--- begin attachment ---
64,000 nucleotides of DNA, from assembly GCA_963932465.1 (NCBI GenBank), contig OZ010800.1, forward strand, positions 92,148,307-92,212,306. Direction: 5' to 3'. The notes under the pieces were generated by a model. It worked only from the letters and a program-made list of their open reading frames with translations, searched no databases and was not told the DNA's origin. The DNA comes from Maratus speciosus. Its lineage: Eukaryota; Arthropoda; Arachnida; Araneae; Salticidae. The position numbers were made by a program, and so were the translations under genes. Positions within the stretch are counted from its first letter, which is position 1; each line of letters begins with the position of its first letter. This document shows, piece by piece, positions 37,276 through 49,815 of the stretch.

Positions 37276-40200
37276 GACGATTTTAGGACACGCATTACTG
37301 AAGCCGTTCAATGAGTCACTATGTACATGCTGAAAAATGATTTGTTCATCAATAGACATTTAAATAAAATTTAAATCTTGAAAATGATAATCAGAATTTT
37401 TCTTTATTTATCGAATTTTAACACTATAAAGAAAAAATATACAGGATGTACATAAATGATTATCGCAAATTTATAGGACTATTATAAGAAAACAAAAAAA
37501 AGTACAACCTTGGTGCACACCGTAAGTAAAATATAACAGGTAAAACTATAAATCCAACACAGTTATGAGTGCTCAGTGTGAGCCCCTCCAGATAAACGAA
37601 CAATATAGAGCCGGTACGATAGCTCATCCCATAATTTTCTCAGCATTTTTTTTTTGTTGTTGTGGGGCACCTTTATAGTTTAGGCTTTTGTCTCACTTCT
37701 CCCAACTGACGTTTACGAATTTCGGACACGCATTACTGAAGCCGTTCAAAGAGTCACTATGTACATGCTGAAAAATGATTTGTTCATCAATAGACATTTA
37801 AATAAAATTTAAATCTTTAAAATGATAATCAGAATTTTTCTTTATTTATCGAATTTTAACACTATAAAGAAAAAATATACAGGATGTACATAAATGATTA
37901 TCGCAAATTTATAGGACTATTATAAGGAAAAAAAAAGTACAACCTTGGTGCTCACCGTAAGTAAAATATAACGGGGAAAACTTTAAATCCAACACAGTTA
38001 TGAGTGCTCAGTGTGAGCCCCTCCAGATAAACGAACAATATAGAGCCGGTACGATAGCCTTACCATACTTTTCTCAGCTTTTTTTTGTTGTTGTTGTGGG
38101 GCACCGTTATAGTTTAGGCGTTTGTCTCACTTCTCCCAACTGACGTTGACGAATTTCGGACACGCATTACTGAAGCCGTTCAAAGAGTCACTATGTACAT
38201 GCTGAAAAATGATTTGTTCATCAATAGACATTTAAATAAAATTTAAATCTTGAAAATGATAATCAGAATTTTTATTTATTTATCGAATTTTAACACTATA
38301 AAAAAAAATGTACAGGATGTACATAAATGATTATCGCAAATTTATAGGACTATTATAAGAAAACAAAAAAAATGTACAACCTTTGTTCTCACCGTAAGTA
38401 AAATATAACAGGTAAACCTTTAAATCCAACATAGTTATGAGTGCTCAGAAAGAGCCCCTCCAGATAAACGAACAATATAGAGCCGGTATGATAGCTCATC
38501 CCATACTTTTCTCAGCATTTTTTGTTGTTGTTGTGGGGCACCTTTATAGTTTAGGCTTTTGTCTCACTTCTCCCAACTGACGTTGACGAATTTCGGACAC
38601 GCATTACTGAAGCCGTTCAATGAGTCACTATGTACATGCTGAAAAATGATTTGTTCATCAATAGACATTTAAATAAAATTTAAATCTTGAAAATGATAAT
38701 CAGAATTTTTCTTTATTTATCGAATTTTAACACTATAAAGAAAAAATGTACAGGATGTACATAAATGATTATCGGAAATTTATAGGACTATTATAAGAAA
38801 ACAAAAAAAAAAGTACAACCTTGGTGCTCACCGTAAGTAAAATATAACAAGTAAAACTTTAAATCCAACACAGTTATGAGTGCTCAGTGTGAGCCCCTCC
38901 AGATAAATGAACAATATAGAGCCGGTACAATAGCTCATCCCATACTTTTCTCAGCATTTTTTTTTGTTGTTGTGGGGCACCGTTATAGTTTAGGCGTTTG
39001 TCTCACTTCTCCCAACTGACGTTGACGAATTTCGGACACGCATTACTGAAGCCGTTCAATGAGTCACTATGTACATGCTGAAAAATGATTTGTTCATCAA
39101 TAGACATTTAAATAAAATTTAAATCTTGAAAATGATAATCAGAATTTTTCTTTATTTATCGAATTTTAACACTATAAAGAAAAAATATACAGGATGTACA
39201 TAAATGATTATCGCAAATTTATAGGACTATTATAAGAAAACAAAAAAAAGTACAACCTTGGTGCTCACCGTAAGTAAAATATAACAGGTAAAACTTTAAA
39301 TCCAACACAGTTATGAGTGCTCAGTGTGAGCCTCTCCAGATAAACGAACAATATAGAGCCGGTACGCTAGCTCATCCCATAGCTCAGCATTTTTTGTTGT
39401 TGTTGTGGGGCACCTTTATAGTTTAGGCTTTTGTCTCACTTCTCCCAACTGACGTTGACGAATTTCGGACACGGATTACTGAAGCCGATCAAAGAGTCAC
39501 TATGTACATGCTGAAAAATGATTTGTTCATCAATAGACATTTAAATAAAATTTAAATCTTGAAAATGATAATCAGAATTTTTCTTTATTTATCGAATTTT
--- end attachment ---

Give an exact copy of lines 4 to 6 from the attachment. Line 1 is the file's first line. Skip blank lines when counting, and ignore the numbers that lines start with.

37301 AAGCCGTTCAATGAGTCACTATGTACATGCTGAAAAATGATTTGTTCATCAATAGACATTTAAATAAAATTTAAATCTTGAAAATGATAATCAGAATTTT
37401 TCTTTATTTATCGAATTTTAACACTATAAAGAAAAAATATACAGGATGTACATAAATGATTATCGCAAATTTATAGGACTATTATAAGAAAACAAAAAAA
37501 AGTACAACCTTGGTGCACACCGTAAGTAAAATATAACAGGTAAAACTATAAATCCAACACAGTTATGAGTGCTCAGTGTGAGCCCCTCCAGATAAACGAA